07 Feb 2020

Wilderness Safaris Botswana Pioneers Community Farming Project


Wilderness Safaris has invested over P800 000 into a local conservation farming project that aims to mitigate human-wildlife conflict and generate income for community members of the Okavango Community Trust (OCT) villages adjacent to the Vumbura Concession. Together with Ecoexist and the Ministry of Agricultural Development and Food Security, Department of Crop Production, they will guide the farmers on developing communal plots into cluster farms to produce staples such as beans, maize, millet and sorghum.

“We’re proud to work with organisations that share our values and want to make a tangible difference to local communities. The project will not only mitigate human-elephant conflict, with the addition of 35 elephant-aware farmers on the peripheries, but will also help the farmers earn a living. Wilderness Safaris is offering to procure the produce at full market rate plus 10%, while assisting with entry into a bigger market. The surplus received will be channelled directly to the 127 participating community members”, says Wilderness Safaris Botswana Cultural and Community Relationship Manager, Lesh Moiteela.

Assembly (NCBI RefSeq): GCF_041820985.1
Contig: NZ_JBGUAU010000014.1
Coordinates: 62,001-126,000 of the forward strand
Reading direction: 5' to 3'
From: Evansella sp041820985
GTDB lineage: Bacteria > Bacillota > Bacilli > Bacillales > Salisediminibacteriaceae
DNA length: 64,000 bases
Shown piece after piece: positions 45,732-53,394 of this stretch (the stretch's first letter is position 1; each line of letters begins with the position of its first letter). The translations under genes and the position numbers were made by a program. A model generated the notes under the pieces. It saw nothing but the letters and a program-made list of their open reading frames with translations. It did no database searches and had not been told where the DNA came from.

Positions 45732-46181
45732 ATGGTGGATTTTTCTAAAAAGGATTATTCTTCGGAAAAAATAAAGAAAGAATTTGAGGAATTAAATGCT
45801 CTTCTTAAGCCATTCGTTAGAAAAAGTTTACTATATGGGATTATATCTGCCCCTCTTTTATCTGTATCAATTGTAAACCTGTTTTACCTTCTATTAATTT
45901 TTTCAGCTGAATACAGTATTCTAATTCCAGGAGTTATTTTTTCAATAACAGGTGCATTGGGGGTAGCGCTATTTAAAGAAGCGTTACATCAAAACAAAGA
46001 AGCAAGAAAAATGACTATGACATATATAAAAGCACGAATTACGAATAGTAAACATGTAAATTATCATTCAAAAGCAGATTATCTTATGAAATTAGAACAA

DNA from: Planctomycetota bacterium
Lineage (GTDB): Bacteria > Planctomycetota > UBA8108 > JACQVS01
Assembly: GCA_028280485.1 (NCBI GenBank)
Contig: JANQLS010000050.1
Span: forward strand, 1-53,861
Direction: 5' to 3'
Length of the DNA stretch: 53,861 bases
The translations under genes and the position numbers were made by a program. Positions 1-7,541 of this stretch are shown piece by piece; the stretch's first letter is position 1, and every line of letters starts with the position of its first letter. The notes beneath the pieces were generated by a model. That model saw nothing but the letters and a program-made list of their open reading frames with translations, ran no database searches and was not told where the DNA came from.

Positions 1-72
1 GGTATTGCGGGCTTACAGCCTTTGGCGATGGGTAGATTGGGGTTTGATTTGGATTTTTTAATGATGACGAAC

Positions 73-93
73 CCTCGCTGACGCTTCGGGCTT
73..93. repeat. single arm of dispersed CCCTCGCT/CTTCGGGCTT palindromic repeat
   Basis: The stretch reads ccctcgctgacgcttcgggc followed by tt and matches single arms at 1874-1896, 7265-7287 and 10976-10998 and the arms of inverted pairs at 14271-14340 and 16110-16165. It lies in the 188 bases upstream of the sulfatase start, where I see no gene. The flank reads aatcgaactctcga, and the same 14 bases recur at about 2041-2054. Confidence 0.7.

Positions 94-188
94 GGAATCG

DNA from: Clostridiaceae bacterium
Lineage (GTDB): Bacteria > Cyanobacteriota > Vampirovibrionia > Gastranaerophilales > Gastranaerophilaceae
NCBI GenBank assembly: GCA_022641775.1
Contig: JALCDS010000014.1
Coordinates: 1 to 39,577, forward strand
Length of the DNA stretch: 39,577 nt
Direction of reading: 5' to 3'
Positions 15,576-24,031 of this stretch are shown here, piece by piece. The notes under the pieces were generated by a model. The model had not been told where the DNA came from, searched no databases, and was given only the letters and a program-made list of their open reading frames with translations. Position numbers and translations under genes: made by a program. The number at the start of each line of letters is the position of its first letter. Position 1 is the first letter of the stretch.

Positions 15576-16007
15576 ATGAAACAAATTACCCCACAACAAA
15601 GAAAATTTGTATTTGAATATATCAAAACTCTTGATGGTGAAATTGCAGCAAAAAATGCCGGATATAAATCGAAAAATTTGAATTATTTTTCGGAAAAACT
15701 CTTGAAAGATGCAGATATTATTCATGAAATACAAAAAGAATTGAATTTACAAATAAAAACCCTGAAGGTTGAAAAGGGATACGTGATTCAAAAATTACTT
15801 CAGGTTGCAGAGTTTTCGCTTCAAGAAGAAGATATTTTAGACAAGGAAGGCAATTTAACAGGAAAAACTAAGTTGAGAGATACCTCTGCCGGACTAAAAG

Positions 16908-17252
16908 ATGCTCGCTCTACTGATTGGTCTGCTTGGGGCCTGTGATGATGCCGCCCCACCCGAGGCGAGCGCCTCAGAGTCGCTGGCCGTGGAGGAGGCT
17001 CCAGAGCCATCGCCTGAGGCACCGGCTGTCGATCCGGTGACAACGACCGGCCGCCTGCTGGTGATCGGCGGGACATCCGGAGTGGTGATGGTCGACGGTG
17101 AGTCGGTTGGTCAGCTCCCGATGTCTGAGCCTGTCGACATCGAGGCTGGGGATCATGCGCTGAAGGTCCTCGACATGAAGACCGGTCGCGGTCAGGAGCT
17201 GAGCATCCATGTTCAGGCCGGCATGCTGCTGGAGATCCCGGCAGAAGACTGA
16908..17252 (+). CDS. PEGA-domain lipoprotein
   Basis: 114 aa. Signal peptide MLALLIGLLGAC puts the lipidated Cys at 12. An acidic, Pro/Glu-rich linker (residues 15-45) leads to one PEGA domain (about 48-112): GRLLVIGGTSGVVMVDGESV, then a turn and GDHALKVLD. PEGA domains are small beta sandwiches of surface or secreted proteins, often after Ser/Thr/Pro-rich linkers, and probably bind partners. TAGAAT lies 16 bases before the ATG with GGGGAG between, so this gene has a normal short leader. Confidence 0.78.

Wilderness Safaris’ financial commitment to the project includes P150 000 for the agricultural machinery use, P280 000 for the ploughs, and at least P250 000 on staff salaries. Another P150 000 was sponsored for tractor use, drivers and the transportation of goods around the country. The milling machines will be utilised by the OCT villages of Beetsha, Eretsha, Gudigwa, Gunotsoga and Seronga, as well as Sankoyo, where Wilderness Safaris currently has another conservation farming project underway with its community partners.

With their love of all things fresh and nutritious, it is predominantly elephants that invade village farms, which often have no solid structures to help prevent such encroachment. “We anticipate the project will make a big difference when it comes to reducing human-wildlife conflict, as it is easier to secure one big plot as opposed to many scattered plots. This ensures that as little of the produce as possible is lost”, notes Lesh.

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